Robert Christgau: Dean of American Rock Critics

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Bunny Wailer

  • Blackheart Man [Island, 1976] A-
  • Protest [Island, 1977] B
  • Bunny Wailer Sings the Wailers [Mango, 1980] A-
  • Tribute [Solomonic, 1981] A-
  • Hook, Line and Sinker [Solomonic, 1982] A-
  • Roots Radics Rockers Reggae [Shanachie, 1983] B+
  • Live [Solomonic, 1983] B+
  • Marketplace [Shanachie, 1985] B-
  • Rootsman Skanking [Shanachie, 1987] A-
  • Rule Dance Hall [Shanachie, 1987] B
  • Liberation [Shanachie, 1989] B
  • Gumption [Shanachie, 1990] Neither
  • Just Be Nice [RAS, 1993] Neither

See Also:

Consumer Guide Reviews:

Blackheart Man [Island, 1976]
This isn't what they mean when they say protest music is boring, it's what they mean when they say protest music is subtle--only they don't, which is what's wrong with protest music. The content of the lyrics is as straightforward as Rastafarian thought can be (not very), but the spirit reveals itself slowly--"Fig Tree" is Jamaican Blake, "Oppressed Song" Jamaican Brecht, and "Fighting Against Convictions" simply Jamaican English, the autodidactic patois of a "common" criminal. And the music--well. We've come a long way from reggae's "primitive" days, haven't we? The interweave of mixed-back horns and multiple percussion is as gratifying and elusive rhythmically as it is harmonically, Bunny's singing is endlessly sinuous, and if you think you never want to hear another version of "This Train," you're just wrong. A-

Protest [Island, 1977]
Neither Bunny's voice, strong by Jamaican standards but no soul shout, nor reggae's persuasive but rarely irrefutable rhythms, are suited to the more forceful (or is it just louder?) procedures of this follow-up. The decrease in compassion, consolation, and--most directly to the political point--inspiration is less a matter of the words themselves than of how they're sung, but never on the last record did he resort to such radio-preacher pretensions as "the rock of discretion/Will calm the floods of conflict." Not to mention an antiabortion line. B

Bunny Wailer Sings the Wailers [Mango, 1980]
You'd think these remade rude-boy hits would hook in quick, since for most of us they're not haunted by the ghosts of the originals. Only they don't--the Third Wailer's somewhat ethereal vocal presence, as well as the intractably relaxed groove that rockers studio flash is heir to, assure that. But after too many plays hook in they do, especially on side one, where "Burial," "I Stand Predominate," and "Walk the Proud Land" form a gently triumphant triptych. A-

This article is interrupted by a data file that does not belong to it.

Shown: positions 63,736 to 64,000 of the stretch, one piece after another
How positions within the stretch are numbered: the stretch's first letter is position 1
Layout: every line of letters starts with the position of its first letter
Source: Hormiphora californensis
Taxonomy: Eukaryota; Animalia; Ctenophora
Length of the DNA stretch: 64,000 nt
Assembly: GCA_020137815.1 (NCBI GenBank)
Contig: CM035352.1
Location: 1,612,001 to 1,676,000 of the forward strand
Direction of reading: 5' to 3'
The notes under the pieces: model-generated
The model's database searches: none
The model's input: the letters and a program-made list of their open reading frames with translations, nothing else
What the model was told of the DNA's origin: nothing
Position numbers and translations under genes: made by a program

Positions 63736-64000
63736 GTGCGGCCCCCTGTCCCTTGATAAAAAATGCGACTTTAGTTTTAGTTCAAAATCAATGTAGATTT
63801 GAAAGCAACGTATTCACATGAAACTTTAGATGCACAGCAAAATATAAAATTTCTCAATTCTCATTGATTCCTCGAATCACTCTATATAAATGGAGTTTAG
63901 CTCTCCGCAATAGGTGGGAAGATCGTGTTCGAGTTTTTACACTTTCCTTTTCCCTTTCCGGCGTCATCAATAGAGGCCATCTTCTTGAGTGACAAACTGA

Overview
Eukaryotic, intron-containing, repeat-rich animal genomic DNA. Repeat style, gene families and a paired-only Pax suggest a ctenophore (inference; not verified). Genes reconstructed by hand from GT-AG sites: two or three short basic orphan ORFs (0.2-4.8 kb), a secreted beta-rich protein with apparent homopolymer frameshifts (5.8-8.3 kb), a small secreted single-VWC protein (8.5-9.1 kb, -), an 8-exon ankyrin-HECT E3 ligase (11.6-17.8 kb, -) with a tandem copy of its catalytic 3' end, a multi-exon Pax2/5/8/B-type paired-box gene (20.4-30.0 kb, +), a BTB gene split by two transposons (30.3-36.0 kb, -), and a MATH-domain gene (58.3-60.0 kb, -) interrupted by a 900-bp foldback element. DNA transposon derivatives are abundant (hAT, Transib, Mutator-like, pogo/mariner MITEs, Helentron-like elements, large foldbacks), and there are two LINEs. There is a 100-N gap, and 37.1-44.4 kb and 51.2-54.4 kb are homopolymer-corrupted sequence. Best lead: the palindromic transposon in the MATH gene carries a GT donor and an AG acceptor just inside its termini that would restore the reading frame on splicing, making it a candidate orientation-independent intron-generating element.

Tribute [Solomonic, 1981]
In part because he understands so unmistakably that there'll be no new Marley, Bob's resolutely ital old bandmate is the one Jamaican artist who continues to exercise comparable vision, breadth, and authority. These versions of eight songs the leader sang first make clear that Marley was the more gifted vocalist, but they also make clear that Bunny's baritone added rough yearning to Bob's sweet sufferation. Better than Bunny Sings the Wailers. Maybe even as classic as Lefty Frizzell Sings the Songs of Jimmie Rodgers. A-

Hook, Line and Sinker [Solomonic, 1982]
The skanking Memphisbeat Sly & Robbie rolled out for Joe Cocker goes uptempo and downriver here, and Bunny rides it for the entirety of a delightful groove album. Imagine what a reggae-goes-Stax-Volt-second-line tune called "Soul Rocking Party" might sound like. No no no--imagine it done well. Now you've got it. A-

Roots Radics Rockers Reggae [Shanachie, 1983]
This expanded version of Solomonic's 1979 In I Father's House isn't primo Bunny. Even the nicely dubwise "Rockers" is flatter than side one of Rock 'n' Groove; what's more, the sacramental Tribute and the upful Hook Line 'n Sinker have me waiting on his soon-come live album. Nevertheless, this is a worthy sample of the unjudgmental preachments and reliable rhythms of Jamaica's solidest solo artist, and if you buy it maybe there'll be more. B+

Live [Solomonic, 1983]
Though his voice echoes more hollowly than the most scientific dubmaster would ever intend, the only concert the man's given in seven years sounds like it was a natural thing. His best studio albums have more distinct identities, but this is where to sample his invincible spirit. B+

Marketplace [Shanachie, 1985]
From "Stay With the Reggae" to "Jump Jump" to "Dance Hall Music," Bunny strives to justify his less than propitious title. It's got a good beat and you can skank to it, but you'll have to slow down when you get to the love songs. B-

Rootsman Skanking [Shanachie, 1987]
Back in 1981, when Bunny's most unabashed sales bids ("Dance Rock" indeed) seemed swathed in an ital glow seven of these ten cuts surfaced as Rock 'n' Groove, on Bunny's JA-only Solomonic label. If they don't sound quite so unpremeditated now, they do cut a switch. Also a natural: the add-on ballad, "Cry to Me." A-

Rule Dance Hall [Shanachie, 1987]
Bunny follows his failed bid for the marketplace by going to the people where his roots are. The results are definitely more ital, and more philosophically defensible as well. But the first side doesn't update his circa-1982 reggae&b quite nicely enough, and except for the "Stir It Up" remake, the songs on side two are a little too dubwise--abstractly dance-specific in the usual manner of disco turned in on itself. B

Liberation [Shanachie, 1989]
He's studied his history, and the politics of his major statement are pretty smart. But ordinarily, only earnest organizer types who distribute lyrics at rallies ("To the tune of `Down by the Riverside'") think they can get a rousing song out of a line like "The OAU and the United Nations must stop all hypocritical sanctions." Bunny should know better than to hire studio musicians to do what they're told. B

Gumption [Shanachie, 1990] Neither

Just Be Nice [RAS, 1993] Neither